Note: This post has been edited to remove an error that the author acknowledges he made.
In my post Donate to Theological Education or Not: The case of fighting anarchy, I wrote of my alarm that certain young Christians had begun to adopt socialism / communism. As a donor to theological education, I’ve been asking myself whether if it is wise to give to schools like Regent College, of which I am an alumnist, that associate with professors like Dave Diewert who advocate such views. If these people succeed with their agenda, they will take away our ability to give to places like Regent. One of Regent’s students, a self-acknowledged friend of Dave Diewert, has come out on his blog advocating violence and the abolition of private property:
However, as I have progressed down this road, I have become convicted that our efforts in this regard must be more intimately linked to solidarity with the abandoned, to the abolition of private property, to potentially more ‘violent’ means of resistance, and to the greater goal of building a social movement.
It had been suggested to me by one of Regent’s full-time Professors that the new left-wing Christians were the New Pharisees; I’ve changed my mind about Christians like PoserorProphet who advocate violent resistance to the “economy of death”. They are not the New Pharisees–they are the new Zealots. Well, occasionally the two categories can overlap, for Rabbi Akiba, a Pharisee, supported Bar Kochba, a zealot. Poser has actually found inspiration in the actions of the Zealots:
Or, to pick a third example, we can find inspiration in the actions of the Jewish revolutionaries who immediately burned the records of debt after gaining control of the Jerusalem Temple in the first century (Josephus writes about this – although it probably reminds the modern reader of the conclusion to Fight Club!).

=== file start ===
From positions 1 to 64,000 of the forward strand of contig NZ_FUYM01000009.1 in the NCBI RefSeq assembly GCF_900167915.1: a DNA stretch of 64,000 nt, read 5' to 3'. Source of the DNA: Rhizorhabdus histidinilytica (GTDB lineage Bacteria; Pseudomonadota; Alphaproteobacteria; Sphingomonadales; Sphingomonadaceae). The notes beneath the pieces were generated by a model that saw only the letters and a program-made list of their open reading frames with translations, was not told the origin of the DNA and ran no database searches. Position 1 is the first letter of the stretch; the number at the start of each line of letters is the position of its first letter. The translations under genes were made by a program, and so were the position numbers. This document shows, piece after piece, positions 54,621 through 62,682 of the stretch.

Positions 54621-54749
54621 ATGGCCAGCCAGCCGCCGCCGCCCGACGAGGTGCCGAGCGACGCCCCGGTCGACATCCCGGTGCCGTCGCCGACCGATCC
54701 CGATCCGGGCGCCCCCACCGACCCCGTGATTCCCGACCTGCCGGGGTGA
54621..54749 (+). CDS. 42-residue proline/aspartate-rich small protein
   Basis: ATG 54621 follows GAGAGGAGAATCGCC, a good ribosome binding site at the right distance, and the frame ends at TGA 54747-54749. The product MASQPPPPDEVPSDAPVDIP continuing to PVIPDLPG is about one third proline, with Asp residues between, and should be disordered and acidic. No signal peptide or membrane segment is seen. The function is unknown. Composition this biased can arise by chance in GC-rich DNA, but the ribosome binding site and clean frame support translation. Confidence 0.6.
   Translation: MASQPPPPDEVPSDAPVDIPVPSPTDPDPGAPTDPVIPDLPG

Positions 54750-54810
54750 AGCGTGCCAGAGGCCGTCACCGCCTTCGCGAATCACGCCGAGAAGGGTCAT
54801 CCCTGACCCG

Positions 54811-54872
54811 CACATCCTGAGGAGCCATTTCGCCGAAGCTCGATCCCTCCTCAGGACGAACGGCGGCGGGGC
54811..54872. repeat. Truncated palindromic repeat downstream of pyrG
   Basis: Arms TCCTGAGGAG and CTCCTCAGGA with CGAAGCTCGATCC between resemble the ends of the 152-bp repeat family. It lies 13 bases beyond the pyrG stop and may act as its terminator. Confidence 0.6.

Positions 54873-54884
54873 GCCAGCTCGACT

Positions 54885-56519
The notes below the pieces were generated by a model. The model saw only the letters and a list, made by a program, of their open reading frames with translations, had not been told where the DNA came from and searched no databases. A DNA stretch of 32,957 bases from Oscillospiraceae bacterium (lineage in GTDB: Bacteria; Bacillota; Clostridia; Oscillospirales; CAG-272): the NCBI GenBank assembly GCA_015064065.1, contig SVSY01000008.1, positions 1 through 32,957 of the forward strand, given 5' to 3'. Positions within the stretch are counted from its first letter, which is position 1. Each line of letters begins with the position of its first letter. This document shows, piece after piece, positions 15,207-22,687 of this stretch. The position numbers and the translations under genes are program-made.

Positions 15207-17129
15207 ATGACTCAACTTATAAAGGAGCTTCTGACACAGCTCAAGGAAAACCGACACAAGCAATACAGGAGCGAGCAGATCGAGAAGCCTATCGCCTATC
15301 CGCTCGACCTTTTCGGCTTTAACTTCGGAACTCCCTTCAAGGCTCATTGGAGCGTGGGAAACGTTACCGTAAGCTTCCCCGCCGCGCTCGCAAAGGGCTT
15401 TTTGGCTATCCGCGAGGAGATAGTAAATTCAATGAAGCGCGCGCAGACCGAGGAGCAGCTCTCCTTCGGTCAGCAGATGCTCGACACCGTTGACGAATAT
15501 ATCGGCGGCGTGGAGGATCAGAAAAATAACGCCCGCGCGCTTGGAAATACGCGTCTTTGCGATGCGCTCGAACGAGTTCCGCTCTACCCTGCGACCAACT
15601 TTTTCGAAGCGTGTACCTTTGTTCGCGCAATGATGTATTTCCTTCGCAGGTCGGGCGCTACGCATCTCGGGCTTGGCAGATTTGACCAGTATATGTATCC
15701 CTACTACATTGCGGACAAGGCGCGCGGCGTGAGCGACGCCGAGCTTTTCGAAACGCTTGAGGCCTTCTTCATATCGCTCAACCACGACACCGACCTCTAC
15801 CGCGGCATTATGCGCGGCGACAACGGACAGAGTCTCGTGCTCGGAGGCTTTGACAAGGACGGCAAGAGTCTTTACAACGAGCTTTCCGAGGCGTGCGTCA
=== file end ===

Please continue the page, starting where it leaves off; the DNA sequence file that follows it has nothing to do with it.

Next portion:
Now you advocate violent means of resistance and the elimination of private property. Just how much violence would you tolerate? You’re caught up in things that are way over your head, and you yourself could end up getting burned in the process. You mentioned favorably also the zealots who burned the papers of debt and murdered the priestly class. Did you know that all of those people ended up dead within four years? (Except through treachery, Josephus himself survived to tell the story). So you find inspiration in people who were exterminated by war, and those who survived the war only to be crucified and their women and children to be sold into slavery? They perished as Jesus predicted (cf. Matt 24-25); but he told his followers not to participate in the war but rather to flee (Matt 24.16-20). But of course you know better than Jesus–you’ve read more books than he did– and so you find inspiration in the actions of the people who perished in accordance to Jesus’ prophecy!
There was a time when the Republican party had to excommunicate from their ranks the John Birch Society because these people brought discredit to the party with their extreme conspiracy views. I wonder if evangelical Christians, particularly those involved in theological education, need to clean things up a bit too, before they lose their credibility through their association with such people. Or are they representative? Do they actually speak what so many people want to say but are afraid to?